Our van came to a stop outside a row of buildings. We were in the town of Tlacalula to attend the morning church service, but I couldn’t see where the church might be. First of all there was no parking lot, no signs or banners, no big cross on the roof, just a humble building tucked into the city. As we entered the wide open doors (which remained open all service) I realized that although it had no outward markings of a “normal” church, it was very much a church inside. What is a church inside? Isn’t it a group of people joining together to give praise to God, worship him for who he is in spirit and truth, thank him for the grace he has extended us through Christ and look into the Bible for the words of life, reaching out a hand of love to our brothers, sisters and community. I know there is a lot more that goes on behind the scenes, but coming in as outsiders gave me a wonderful perspective into the simplicity of church. The building itself was simple. There were no worries for carpet stains as the floor was made out of bricks, the metal roof acted as the ceiling and the colors were vibrant and warm. As we entered we were greeted by some of the ninos (children) from the orphanage. They were asking us to sit next to them saying, “aqi aqi” meaning “here here” and pointing to the chairs at their sides. The chairs were what we in America use for outdoor patio chairs, you know the stackable kind, which were surprisingly comfortable although we didn’t do much sitting. I saw Luis, one of the teenagers we played soccer with the night before, standing behind the keyboard on stage. He smiled at me as the band continued to sound check. While we waited I thumb wrestled with Baltazar and Izar. Soon the music started and it was quickly apparent that they were not measuring decibels. The band was great and the songs were heartfelt and genuine. Most of them were songs we might sing, but with the words in Spanish and the zeal of the people, they became very fresh to me. I found myself deep in the presence of God. After a couple songs, Habakuk, the young pastor, took his place on stage and greeted everyone. He was speaking in Spanish so I really couldn’t understand anything. except he kept saying wow. I knew he was talking about being in awe of God and his wonderful love for us because of the way he was saying it. He was asking us all to say it with him and every time we tried he would jokingly remind us that God is so good that we need to have more emphasis in our wow. It was fun and worshipful at the same time and focused us on the goodness of God. As he wrapped up, the band started back in and we sang many songs. I raised my hands in worship and was flooded with waves of emotion. Joy was the mainstay and tears lined my eyes as I joined with my Mexican church family in lifting up the magnificent name of Jesus. Habakuk came back up, and as the music played softly, he started to preach the gospel. He read from the Bible and then launched into an explanation of what God has done on the cross. How would I know this you ask? When I don’t know the language you say. Well today I heard the gospel not in words but in action. As tears filled his eyes, Habakuk passionately pleaded with the people in that beautiful church. He spoke for quite a while and I was glued to his message. I realized that the gospel is the same in every culture. It is the most wonderful news that we have access to. It is the power to break the grip of sin in our lives. It is the hope for sinners. It is a passionate expression of God’s love for us. It is my saving grace. So there was Habukuk sharing God’s passion in the gospel and there I was crying, filled with awe for Jesus our wonderful savior. I didn’t want it to end and was incredibly inspired to share in that same passion throughout my life. As Habakuk finished, the band kicked in with a few more songs and we all stood to worship the one who brought us all together today under the glorious name of Christ. When the songs were done they dismissed the children to sunday school and we left before the “official” message started. I think we all gained a better perspective today for what church is, and I plan to store this experience in my heart.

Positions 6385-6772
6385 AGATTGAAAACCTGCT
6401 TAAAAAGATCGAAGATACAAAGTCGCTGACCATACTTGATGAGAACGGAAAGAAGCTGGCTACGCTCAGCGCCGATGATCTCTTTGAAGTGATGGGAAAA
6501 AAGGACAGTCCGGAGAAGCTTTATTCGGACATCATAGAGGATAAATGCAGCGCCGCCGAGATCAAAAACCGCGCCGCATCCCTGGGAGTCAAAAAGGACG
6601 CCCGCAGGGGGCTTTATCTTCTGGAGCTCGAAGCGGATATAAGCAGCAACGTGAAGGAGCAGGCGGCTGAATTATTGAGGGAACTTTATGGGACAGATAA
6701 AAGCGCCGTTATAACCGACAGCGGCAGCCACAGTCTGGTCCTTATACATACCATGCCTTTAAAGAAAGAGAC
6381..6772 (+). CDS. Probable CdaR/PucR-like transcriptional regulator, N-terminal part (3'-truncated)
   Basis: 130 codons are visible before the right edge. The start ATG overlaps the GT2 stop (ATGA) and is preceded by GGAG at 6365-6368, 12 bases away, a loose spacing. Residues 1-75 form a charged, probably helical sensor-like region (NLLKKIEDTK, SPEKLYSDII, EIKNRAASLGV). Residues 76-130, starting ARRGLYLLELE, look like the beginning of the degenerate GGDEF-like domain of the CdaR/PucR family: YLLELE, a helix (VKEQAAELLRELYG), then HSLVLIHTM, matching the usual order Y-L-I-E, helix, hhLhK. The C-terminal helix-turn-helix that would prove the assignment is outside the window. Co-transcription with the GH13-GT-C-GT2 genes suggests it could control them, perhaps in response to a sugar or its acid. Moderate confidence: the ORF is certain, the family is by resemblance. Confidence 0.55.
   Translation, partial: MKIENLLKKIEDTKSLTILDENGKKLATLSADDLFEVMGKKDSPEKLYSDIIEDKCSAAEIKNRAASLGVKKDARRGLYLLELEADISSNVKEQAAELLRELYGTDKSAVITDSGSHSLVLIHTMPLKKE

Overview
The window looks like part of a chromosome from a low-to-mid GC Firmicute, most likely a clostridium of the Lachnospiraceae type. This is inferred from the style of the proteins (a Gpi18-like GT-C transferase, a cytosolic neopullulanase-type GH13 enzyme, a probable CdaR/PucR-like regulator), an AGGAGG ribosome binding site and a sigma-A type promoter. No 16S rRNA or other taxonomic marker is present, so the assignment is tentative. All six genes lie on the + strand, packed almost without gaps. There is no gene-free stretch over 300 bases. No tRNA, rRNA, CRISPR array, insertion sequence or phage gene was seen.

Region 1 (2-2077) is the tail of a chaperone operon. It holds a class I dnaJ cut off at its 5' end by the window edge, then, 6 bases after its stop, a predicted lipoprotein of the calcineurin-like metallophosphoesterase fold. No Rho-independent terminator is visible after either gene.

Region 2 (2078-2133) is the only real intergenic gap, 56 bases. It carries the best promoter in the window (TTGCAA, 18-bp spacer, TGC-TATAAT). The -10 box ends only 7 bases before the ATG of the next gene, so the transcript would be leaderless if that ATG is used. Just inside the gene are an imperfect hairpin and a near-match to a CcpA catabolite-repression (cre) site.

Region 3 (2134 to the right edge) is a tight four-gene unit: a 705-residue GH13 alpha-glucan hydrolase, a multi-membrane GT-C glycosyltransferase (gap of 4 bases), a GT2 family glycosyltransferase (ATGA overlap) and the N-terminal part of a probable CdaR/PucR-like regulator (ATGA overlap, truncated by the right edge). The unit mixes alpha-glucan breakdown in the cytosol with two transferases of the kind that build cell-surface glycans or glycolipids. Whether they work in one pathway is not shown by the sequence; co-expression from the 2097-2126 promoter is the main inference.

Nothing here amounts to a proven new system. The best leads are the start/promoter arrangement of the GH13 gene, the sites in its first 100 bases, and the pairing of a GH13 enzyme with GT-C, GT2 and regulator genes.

Oh yeah, and we went to the market. But that is another story.